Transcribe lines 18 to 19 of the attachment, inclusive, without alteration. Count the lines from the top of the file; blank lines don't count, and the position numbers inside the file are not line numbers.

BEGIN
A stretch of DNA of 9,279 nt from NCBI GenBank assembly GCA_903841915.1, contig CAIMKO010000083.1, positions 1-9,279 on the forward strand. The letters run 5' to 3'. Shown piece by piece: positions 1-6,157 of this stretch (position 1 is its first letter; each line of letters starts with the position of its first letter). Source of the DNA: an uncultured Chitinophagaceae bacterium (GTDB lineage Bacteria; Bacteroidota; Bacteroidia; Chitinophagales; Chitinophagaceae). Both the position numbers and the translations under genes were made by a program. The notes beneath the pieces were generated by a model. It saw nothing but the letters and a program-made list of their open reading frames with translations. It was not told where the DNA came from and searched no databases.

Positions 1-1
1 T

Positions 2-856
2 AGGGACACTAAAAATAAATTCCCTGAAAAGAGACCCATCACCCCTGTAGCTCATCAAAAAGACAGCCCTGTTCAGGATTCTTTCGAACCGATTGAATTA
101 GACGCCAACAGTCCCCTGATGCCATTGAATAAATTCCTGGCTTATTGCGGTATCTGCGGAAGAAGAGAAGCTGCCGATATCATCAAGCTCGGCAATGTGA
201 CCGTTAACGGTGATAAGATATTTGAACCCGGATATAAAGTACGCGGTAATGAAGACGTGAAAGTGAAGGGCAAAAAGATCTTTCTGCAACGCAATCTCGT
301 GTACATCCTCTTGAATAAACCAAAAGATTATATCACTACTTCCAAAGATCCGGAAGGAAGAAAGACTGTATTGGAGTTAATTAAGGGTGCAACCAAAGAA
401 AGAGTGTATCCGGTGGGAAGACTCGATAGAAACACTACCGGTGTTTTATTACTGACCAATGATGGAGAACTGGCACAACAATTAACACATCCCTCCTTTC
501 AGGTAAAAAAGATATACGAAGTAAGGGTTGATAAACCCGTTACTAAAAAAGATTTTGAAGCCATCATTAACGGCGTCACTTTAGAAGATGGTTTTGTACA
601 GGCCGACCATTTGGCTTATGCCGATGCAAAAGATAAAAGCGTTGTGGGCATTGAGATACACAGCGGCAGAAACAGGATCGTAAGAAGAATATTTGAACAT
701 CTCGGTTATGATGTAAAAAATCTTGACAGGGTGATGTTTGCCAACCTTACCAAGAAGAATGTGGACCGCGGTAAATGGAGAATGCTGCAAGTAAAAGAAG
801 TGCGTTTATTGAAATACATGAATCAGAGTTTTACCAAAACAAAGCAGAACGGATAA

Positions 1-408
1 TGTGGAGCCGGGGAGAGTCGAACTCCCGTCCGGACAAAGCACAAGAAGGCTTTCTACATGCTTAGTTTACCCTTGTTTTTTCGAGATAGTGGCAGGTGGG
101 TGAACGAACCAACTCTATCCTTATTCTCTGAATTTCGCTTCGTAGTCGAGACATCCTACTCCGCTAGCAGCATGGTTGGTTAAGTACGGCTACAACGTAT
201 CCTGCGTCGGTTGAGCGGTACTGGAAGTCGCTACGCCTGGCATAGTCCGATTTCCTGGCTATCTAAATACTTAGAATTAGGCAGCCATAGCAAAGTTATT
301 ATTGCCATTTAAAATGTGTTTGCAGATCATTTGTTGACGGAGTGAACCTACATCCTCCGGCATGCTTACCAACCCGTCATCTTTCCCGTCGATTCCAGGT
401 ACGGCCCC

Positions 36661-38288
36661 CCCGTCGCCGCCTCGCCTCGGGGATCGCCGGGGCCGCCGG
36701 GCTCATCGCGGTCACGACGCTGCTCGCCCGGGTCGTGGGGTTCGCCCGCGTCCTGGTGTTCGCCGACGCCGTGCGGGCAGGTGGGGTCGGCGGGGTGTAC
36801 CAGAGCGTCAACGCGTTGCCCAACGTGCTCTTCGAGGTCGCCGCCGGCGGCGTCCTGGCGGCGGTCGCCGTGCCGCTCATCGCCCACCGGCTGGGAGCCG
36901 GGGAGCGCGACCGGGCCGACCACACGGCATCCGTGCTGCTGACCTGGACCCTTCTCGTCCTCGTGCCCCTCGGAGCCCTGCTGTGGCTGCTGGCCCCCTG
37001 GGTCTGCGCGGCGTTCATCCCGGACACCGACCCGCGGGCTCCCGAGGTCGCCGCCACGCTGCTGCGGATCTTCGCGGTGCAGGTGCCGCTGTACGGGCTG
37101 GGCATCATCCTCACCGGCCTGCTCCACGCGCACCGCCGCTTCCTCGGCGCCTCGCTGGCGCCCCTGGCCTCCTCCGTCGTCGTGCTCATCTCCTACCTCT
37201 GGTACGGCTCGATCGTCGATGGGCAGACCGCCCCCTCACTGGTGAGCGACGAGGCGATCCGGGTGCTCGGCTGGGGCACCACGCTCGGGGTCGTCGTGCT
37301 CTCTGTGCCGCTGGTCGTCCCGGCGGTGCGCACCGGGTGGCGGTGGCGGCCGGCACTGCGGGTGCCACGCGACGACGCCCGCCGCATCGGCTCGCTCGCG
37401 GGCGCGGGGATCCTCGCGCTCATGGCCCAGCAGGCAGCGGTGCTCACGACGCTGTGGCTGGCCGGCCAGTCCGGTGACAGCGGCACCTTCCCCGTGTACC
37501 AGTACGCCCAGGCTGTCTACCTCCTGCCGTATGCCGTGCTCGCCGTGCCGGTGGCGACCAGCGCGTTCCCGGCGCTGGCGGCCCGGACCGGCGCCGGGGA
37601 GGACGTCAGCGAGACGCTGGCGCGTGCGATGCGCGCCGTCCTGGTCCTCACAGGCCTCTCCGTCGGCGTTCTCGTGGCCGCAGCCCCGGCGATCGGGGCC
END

301 ATTGCCATTTAAAATGTGTTTGCAGATCATTTGTTGACGGAGTGAACCTACATCCTCCGGCATGCTTACCAACCCGTCATCTTTCCCGTCGATTCCAGGT
401 ACGGCCCC